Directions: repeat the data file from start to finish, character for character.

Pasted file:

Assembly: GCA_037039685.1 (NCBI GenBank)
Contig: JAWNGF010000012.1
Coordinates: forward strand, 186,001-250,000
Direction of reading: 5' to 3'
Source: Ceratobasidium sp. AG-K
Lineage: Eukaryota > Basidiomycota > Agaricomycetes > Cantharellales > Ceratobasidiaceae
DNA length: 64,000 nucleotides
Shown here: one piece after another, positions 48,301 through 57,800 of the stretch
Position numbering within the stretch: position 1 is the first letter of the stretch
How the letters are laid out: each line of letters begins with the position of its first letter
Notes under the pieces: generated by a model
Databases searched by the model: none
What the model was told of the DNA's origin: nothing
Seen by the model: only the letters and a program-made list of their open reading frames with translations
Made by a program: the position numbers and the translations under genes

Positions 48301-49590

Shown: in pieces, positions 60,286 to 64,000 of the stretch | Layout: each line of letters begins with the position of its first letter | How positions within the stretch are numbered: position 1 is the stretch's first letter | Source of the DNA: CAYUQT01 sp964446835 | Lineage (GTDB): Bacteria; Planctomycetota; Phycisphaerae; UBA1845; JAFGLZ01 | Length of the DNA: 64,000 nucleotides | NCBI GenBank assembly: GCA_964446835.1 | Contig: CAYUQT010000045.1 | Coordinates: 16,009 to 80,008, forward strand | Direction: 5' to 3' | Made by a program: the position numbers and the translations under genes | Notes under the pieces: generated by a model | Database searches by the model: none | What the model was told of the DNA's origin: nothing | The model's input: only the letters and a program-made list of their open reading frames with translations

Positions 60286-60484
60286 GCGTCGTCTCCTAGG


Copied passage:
Assembly: GCA_037039685.1 (NCBI GenBank)
Contig: JAWNGF010000012.1
Coordinates: forward strand, 186,001-250,000
Direction of reading: 5' to 3'
Source: Ceratobasidium sp. AG-K
Lineage: Eukaryota > Basidiomycota > Agaricomycetes > Cantharellales > Ceratobasidiaceae
DNA length: 64,000 nucleotides
Shown here: one piece after another, positions 48,301 through 57,800 of the stretch
Position numbering within the stretch: position 1 is the first letter of the stretch
How the letters are laid out: each line of letters begins with the position of its first letter
Notes under the pieces: generated by a model
Databases searched by the model: none
What the model was told of the DNA's origin: nothing
Seen by the model: only the letters and a program-made list of their open reading frames with translations
Made by a program: the position numbers and the translations under genes

Positions 48301-49590

Shown: in pieces, positions 60,286 to 64,000 of the stretch | Layout: each line of letters begins with the position of its first letter | How positions within the stretch are numbered: position 1 is the stretch's first letter | Source of the DNA: CAYUQT01 sp964446835 | Lineage (GTDB): Bacteria; Planctomycetota; Phycisphaerae; UBA1845; JAFGLZ01 | Length of the DNA: 64,000 nucleotides | NCBI GenBank assembly: GCA_964446835.1 | Contig: CAYUQT010000045.1 | Coordinates: 16,009 to 80,008, forward strand | Direction: 5' to 3' | Made by a program: the position numbers and the translations under genes | Notes under the pieces: generated by a model | Database searches by the model: none | What the model was told of the DNA's origin: nothing | The model's input: only the letters and a program-made list of their open reading frames with translations

Positions 60286-60484
60286 GCGTCGTCTCCTAGG